Mark Zuckerberg at the Supreme Court

Last week, on April 24, 2018, Mark Zuckerberg testified to the supreme court. He volunteered to testify due to the Cambridge analytica scandal. Zuckerberg was very courageous for volunteering and representing Facebook. But he was not only representing Facebook, but all of the other social media platforms and data storing businesses such as Google, Snapchat, Linkedin, and Pinterest. In the eight hour hearing, Zuckerberg was bombarded with questions for the entire time from each and every senator. The core problem which was addressed by the senate was if or not businesses like facebook are congruent to their consumers about the data which they are collecting. Many senators thought that Facebook’s terms and services user agreement was not clear enough, and it is not clear to a Facebook user what is really happening when they interact with Facebook. Many senators also felt that the large collection of personal data may qualify as an invasion of privacy. Zuckerberg oftentimes said that the user controls every single thing one does on Facebook’s platform, from liking pages, to interacting with friends, to clicking on advertisements, and all Facebook does it collect that data. On a different note, Senator Brooke asked, “How is Facebook supposed to make money if you don’t charge anyone.” This is when Zuckerberg replied, “We sell advertising sir.” This comical conversation shows another issue with outsiders voicing their opinion on Facebook’s data policy. People that do not fully understand Facebook advertising and Facebook’s business model, believe a false truth that Facebook is being sly with data and selling it to third parties. The funning thing is that not many understand Facebook, so when the media writes stories on the matter, having no clue about reality, the average people think Facebook is being malicious. Which could not be farther from the truth. Facebook has become the new social interaction and route of communication for society, and with a communication medium such as Facebook, there is lots of power. Even the power to influence political elections from advertisements, but so does the newspaper, radio, and television.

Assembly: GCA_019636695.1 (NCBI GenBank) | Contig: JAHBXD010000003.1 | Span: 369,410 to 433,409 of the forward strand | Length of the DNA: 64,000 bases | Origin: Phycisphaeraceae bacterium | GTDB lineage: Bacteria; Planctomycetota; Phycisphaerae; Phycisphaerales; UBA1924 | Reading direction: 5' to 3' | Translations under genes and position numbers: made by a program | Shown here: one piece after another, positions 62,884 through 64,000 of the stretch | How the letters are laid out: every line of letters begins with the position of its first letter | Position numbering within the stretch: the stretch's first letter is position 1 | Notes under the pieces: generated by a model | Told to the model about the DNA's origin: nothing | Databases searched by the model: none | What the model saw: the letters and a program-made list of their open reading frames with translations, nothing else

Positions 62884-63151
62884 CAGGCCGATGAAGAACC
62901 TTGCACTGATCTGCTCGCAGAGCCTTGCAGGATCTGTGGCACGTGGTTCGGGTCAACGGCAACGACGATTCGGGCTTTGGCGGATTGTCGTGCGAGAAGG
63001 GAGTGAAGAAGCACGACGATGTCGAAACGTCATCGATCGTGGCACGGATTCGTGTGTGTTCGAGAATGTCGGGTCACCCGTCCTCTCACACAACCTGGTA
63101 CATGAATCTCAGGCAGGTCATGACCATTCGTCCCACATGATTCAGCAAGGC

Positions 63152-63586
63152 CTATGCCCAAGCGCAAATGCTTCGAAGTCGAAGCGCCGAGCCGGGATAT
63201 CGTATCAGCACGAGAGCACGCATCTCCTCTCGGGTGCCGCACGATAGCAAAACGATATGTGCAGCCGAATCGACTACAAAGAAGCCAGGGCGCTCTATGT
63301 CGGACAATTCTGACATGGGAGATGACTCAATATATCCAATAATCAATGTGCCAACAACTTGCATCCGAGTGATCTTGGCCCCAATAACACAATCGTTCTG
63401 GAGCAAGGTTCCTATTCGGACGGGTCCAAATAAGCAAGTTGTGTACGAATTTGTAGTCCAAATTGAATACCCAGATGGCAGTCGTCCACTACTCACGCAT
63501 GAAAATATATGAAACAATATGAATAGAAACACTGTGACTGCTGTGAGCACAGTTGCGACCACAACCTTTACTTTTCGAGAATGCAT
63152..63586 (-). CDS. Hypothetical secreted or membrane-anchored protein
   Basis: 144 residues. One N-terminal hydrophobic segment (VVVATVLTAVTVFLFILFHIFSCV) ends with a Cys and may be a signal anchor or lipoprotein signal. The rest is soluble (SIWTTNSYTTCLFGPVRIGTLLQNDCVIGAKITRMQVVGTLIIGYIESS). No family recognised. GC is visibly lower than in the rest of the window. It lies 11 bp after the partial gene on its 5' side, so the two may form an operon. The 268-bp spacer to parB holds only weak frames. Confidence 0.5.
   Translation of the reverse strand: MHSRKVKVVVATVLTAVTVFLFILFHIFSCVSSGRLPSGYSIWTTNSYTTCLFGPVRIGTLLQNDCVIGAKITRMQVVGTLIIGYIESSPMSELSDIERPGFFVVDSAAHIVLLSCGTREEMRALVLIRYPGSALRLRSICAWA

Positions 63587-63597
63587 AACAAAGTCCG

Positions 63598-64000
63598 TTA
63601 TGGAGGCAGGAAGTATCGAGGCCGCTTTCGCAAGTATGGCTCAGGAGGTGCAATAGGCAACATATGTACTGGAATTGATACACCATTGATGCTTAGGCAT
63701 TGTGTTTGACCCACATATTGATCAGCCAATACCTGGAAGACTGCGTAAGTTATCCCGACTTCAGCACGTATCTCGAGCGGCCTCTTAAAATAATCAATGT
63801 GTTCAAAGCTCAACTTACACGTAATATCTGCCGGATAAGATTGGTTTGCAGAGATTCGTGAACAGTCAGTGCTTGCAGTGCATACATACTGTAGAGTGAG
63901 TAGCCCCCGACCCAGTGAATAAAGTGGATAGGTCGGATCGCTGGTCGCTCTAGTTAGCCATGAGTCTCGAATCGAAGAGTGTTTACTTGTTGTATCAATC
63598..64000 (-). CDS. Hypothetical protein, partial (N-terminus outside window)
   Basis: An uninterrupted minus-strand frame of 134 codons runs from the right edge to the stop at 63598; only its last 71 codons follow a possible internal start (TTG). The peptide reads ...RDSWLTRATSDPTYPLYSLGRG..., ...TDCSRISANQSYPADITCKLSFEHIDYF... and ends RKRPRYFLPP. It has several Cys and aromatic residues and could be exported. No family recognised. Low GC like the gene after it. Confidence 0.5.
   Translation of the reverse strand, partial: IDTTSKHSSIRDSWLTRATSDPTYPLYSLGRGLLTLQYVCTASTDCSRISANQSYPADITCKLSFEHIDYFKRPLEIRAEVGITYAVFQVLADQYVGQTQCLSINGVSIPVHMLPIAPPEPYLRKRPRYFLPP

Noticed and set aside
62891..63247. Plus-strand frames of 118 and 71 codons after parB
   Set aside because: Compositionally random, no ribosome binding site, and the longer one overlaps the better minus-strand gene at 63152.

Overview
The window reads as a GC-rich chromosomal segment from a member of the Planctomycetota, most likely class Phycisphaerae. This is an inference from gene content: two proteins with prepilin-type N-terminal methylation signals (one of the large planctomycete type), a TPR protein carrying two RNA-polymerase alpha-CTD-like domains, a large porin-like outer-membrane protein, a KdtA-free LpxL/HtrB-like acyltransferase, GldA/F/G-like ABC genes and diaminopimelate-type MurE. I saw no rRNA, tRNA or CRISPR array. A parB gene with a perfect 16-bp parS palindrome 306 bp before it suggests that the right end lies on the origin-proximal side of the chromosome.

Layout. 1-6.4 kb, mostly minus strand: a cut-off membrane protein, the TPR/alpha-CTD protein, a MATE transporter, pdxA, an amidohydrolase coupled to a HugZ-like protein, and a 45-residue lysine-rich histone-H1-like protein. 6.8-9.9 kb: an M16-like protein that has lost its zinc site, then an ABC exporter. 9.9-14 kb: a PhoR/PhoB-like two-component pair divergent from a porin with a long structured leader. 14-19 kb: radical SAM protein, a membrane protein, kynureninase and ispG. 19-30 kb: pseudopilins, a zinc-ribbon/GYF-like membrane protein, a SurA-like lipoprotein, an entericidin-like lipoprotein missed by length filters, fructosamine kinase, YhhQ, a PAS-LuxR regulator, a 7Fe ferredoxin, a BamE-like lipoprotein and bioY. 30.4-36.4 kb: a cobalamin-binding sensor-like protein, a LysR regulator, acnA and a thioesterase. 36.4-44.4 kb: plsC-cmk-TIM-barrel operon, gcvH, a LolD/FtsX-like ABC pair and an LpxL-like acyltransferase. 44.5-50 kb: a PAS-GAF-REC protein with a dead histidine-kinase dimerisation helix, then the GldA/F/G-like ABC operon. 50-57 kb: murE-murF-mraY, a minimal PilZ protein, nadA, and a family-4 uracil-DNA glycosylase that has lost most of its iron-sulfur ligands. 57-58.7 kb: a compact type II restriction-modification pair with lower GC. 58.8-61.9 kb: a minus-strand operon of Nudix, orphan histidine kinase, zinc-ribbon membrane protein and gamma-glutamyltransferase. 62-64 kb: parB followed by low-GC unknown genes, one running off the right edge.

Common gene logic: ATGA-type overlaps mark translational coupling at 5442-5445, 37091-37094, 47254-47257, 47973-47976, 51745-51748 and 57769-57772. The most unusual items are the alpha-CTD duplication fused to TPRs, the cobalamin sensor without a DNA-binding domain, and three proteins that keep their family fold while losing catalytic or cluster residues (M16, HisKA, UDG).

Jake Blanchfield